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June 2, 2008

'Natasha' — by Vladimir Nabokov


This story was written around 1924, when Nabokov was in his mid-20s.

Today's it's being published for the first time in English, in the summer fiction issue of the New Yorker.

Mirabile dictu, it appears on the New Yorker website free for one and all to read, download and/or print.

"The story, which was part of Nabokov's archives at the Library of Congress, was translated by his son, Dimitri Nabokov. It tells of a young woman who cares for her father in Berlin as he mourns their exile from Russia," according to an item in the May 31, 2008 New York Times.

Bonus: Listen to Mary Gaitskill read "Symbols and Signs," Nabokov's first story published in the New Yorker; she then discusses it with fiction editor Deborah Treisman.

Not the right time and/or place to listen to a Nabokov story?

I can understand how that might be the case.

You can download it here for later.

June 2, 2008 at 04:01 PM | Permalink | Comments (0) | TrackBack

Kayaking in Venice


What a wonderful idea: David Kocieniewski put an inflatable kayak (above) into the canals of Venice and, along with his girlfriend, paddled his way around the city.

In his article in yesterday's New York Times Travel section he wrote, "The legalities of using your own boat in Venice are ambiguous. Part of the official Venetian tourist Web site states that only city residents may operate a boat in the canals, but the local rowers insist that restriction is enforced only regarding motorcraft. (We encountered more than a dozen police boats and attracted nothing more than a smile and a bemused shake of the head.)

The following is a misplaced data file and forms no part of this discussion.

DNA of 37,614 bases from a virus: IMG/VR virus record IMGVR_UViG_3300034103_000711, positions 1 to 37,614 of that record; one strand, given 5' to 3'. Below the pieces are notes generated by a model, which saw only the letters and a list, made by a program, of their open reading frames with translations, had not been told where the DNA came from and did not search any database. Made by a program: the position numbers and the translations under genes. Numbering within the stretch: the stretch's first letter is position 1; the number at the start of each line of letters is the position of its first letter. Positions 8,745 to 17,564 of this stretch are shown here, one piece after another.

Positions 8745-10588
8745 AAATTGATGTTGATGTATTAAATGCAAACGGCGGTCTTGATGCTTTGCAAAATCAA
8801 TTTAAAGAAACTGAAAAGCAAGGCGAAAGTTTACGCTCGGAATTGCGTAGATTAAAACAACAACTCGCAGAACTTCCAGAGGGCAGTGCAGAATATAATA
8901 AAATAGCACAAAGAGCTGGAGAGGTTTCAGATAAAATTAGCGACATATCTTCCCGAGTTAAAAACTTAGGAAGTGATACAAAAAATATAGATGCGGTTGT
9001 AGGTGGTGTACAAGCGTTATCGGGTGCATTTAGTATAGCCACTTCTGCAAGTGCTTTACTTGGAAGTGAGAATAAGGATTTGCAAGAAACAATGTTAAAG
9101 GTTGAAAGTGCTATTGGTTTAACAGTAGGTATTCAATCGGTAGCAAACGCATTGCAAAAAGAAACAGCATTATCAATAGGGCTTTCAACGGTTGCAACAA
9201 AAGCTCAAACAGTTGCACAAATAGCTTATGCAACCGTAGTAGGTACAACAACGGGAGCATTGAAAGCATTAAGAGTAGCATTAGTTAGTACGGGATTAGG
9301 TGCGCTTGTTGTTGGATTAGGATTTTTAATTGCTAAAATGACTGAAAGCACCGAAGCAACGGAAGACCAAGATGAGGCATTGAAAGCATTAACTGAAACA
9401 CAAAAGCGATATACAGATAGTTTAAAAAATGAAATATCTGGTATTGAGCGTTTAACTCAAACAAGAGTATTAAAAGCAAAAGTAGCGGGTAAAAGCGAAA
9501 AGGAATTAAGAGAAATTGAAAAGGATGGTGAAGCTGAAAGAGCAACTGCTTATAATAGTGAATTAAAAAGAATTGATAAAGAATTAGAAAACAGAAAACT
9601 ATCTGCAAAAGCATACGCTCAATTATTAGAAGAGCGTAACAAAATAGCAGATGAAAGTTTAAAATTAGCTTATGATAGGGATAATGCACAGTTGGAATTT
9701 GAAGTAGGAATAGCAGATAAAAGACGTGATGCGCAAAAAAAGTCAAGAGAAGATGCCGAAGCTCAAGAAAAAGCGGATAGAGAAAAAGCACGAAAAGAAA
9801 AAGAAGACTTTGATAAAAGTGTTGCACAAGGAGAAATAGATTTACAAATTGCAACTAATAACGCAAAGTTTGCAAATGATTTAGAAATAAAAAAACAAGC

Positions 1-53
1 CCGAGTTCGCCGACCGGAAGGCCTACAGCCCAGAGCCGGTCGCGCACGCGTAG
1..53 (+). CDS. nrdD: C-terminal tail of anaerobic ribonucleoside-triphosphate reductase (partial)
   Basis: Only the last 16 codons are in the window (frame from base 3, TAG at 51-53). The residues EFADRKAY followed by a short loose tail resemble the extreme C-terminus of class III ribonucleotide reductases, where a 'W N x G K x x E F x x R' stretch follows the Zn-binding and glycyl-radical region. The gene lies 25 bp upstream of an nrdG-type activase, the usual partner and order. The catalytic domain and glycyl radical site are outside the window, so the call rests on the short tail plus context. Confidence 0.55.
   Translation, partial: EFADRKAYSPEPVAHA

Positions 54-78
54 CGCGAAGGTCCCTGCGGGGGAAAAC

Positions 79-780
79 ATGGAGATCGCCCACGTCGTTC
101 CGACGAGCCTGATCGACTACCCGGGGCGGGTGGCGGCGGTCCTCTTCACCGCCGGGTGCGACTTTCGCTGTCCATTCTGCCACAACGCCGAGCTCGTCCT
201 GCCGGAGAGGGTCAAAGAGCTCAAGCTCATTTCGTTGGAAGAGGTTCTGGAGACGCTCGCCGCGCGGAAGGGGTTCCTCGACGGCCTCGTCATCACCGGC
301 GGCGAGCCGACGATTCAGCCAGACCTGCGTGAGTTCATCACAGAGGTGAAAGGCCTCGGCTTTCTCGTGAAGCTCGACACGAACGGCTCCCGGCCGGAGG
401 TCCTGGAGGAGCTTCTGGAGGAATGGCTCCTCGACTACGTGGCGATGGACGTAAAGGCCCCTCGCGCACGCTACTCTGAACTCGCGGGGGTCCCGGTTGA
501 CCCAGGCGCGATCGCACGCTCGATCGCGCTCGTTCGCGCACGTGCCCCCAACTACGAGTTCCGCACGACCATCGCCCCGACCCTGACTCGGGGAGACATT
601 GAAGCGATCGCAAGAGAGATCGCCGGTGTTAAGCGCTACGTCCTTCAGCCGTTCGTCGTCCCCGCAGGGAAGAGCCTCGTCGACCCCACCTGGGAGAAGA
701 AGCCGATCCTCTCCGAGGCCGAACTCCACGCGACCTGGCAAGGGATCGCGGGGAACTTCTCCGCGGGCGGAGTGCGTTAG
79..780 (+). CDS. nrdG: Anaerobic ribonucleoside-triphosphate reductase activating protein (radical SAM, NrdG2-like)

His narrated video is here.

June 2, 2008 at 03:01 PM | Permalink | Comments (3) | TrackBack

The most beautiful book in the world


That's how the publishers of "Michelangelo: La Dotta Mano" ("Michelangelo: The Wise Hand") describe their new limited edition (99 will be produced) volume of photographs (examples above and below) by Aurelio Amendola of the Renaissance master's sculptures.

Details from Elisabetta Povoledo's May 31, 2008 New York Times article:

• The book contains "... detachable reproductions of Michelangelo's drawings on handmade folios created according to centuries-old traditions"

• Hand-carved marble cover is a scale reproduction of the "Madonna della Scala" (Madonna of the Steps")

• The book's paper was made exclusively for the project

• Stand and case included

• Book weight: 46.2 lbs.

• $155,00 (€100,000)

• 500-year guarantee


Apply within.

June 2, 2008 at 02:01 PM | Permalink | Comments (1) | TrackBack

Giant Chess


25-inch-tall plastic chess pieces,


each weighing 1 to 2 pounds, on a 9-foot-nylon mat.


If you're into speed chess you could build some serious arms.



[via Marianne Rohrlich and the New York Times]

June 2, 2008 at 12:01 PM | Permalink | Comments (1) | TrackBack

Grown in Transit


From Lifesigns:

    Grown in Transit

    Supermarkets and modern food transportation systems have sacrificed freshness and seasonality in favour of warehousing depots, bulk transportation and blemish-free produce. But a new attitude is emerging, with the creation of innovative ways of growing food in transit rather than refrigerating products into suspended animation.